The coronavirus pandemic has crippled cities and crushed businesses from coast to coast.
It’s also costing drug traffickers millions, multiple law enforcement officials told NBC News, because their methods of moving money have been compromised.
Since the start of the crisis, federal drug agents in major U.S. hubs have seized substantially more illicit cash than usual amid statewide lockdowns that have disrupted the way cartels do business, the officials said.
“Their activities are a lot more apparent than they were three months ago,” said Bill Bodner, special agent in charge of the Drug Enforcement Administration’s Los Angeles field office.
Bodner said California’s stay-at-home order has made it more difficult for traffickers to launder money and move around the city unseen.
“When there’s less hay in the haystack, it’s easier to find the needle,” he added. “It’s caused the drug cartels and money launderers to take more risks, and that’s where we can capitalize.”
From March 1 to May 8, seizures of cash in the greater Los Angeles area have more than doubled from $4.5 million last year to $10 million during the same period this year. Bodner said that includes four separate seizures of more than $1 million in Long Beach, Cerritos, Anaheim and Wildomar.
DEA agents operating on the East Coast have seen similar success.
The New York City field division’s cash seizures are up 180 percent since last year, said special agent in charge Ray Donovan, with the bulk of them coming in the last couple of months.
“It’s really around April, where we started saying, ‘Hey, we’re having a lot more success in this area,'” Donovan said.
When moving product along the West Coast, Mexican cartels use manufacturing businesses as de facto banks that help to launder the drug proceeds and funnel the money back across the southern border
But in New York, the cartels typically rely on “international Asian criminal organizations” to clean their cash, Donovan said. These cartel associates will buy American goods with drug money and ship them back to China. In return, the criminal gangs that receive the products will then send money back to the cartels in Mexico — often through bank wires, which are more difficult to track from China.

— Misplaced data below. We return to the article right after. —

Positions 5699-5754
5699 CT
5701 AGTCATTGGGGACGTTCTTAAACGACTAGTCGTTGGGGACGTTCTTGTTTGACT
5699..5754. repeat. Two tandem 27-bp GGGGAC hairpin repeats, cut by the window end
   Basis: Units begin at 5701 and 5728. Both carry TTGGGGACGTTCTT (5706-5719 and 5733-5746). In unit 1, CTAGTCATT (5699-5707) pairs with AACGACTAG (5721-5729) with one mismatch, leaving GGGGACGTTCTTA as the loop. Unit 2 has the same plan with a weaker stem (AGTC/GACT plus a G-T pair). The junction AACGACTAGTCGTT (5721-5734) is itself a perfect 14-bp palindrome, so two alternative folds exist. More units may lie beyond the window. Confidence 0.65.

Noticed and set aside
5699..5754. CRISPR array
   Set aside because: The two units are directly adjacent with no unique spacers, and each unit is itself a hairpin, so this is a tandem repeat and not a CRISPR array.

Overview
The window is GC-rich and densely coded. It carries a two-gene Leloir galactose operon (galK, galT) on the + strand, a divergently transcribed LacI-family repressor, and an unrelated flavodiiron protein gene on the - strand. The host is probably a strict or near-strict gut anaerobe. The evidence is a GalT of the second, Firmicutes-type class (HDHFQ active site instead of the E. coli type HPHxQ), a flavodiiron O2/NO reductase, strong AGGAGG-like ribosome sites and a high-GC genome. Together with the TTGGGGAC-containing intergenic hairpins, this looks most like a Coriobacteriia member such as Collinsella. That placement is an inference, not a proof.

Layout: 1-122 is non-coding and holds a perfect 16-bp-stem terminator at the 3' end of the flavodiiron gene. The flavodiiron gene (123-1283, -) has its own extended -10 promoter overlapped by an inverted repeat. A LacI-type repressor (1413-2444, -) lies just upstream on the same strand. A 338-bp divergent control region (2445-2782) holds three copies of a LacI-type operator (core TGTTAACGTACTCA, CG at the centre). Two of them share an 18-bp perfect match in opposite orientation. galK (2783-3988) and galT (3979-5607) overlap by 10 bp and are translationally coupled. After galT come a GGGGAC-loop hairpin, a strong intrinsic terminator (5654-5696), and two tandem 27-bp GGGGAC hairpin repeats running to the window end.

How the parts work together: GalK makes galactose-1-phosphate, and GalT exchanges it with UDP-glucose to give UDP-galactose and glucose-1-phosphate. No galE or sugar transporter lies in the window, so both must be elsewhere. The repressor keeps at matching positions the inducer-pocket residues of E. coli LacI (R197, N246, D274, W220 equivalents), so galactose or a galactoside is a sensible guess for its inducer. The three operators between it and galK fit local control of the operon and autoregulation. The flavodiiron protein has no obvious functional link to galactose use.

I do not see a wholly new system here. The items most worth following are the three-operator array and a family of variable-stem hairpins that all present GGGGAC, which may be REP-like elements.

But the city’s lockdown has deprived the traffickers of using the first link in their sophisticated operation.
“With all the stores and shops closed down here, they don’t have that as one of the means to quickly launder money,” Donovan said.
As a result, the cartel’s cash has been piling up, Donovan said, resulting in larger seizures.
Pre-pandemic busts would often net cash hauls in the neighborhood of $100,000. Now, with the cartel’s laundering methods disrupted, New York DEA agents have been recovering piles of cash exceeding $1 million, Donovan said.
“More money is being stockpiled here,” he added. “So when we come across them, instead of seizing $100,000, we seize $1 million or several million dollars.”
The recent busts haven't been confined to stacks of cash. Along the northern border, federal officers have confiscated large quantities of drugs over the past few months.
From March 21 to May 16, border patrol officers working out of the Detroit field office have seized 2,856 pounds of marijuana, 87 pounds of cocaine, 12 pounds of fentanyl and 12 guns.
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“We are definitely seeing an uptick,” said Kris Grogan, spokesman for U.S. Customs and Border Protection in Detroit.
DEA agents in Michigan and Ohio have hauled in $6 million in drug money since March 16, officials said. That amount is not unusually high, but there’s been a marked increase in the amount of cash seized at airports.
“Hundreds of thousands of dollars,” said Keith Martin, special agent in charge of the DEA’s Detroit field office. “Which is not normal.”
Unlike New York and Los Angeles, the drug money made in Michigan and Ohio is moved the old-fashioned way — by driving it across the southern border.
Martin said it’s too early to draw a firm conclusion on what’s fueling the spike in cash seizures at airports, but a drop in car traffic because of statewide lockdowns is likely a contributing factor.
“They don’t want to be that one vehicle out in the road that gets pulled over,” Martin said. “When there’s not a lot of border traffic, you’re singled out easier than if there were a thousand cars.”
While COVID-19 is already reshaping parts of the global economy, the impact on the drug cartels’ overall business remains yet to be determined, the officials said.
The coronavirus is also affecting drug prices. The price of methamphetamine has skyrocketed in California, according to Bodner, rising from about $1,000 a pound in November to upward of $2,000 a pound. He said that’s due in part to the economic disruptions and difficulties in importing chemicals from China and India, as well as the closure of the southern border to nonessential travel.
In New York, the price of marijuana is up 55 percent, according to Donovan, in part because of the increased risk of getting it into the country. Cocaine is up 12 percent, and heroin 7 percent, he said.
The virus has also changed the way law enforcement operates. One example: fewer DEA agents in the office, and more out in the streets.
“We’re practicing social distancing,” said Martin, the Detroit agent. “But the pandemic has not kept us from doing our job.”
Federal agents are also out in the streets en masse in Los Angeles and New York.
“I asked all my agents to stay in the street and just work in the street,” Donovan said. “We are there for our community, and ultimately, we’re doing a pretty damn good job.”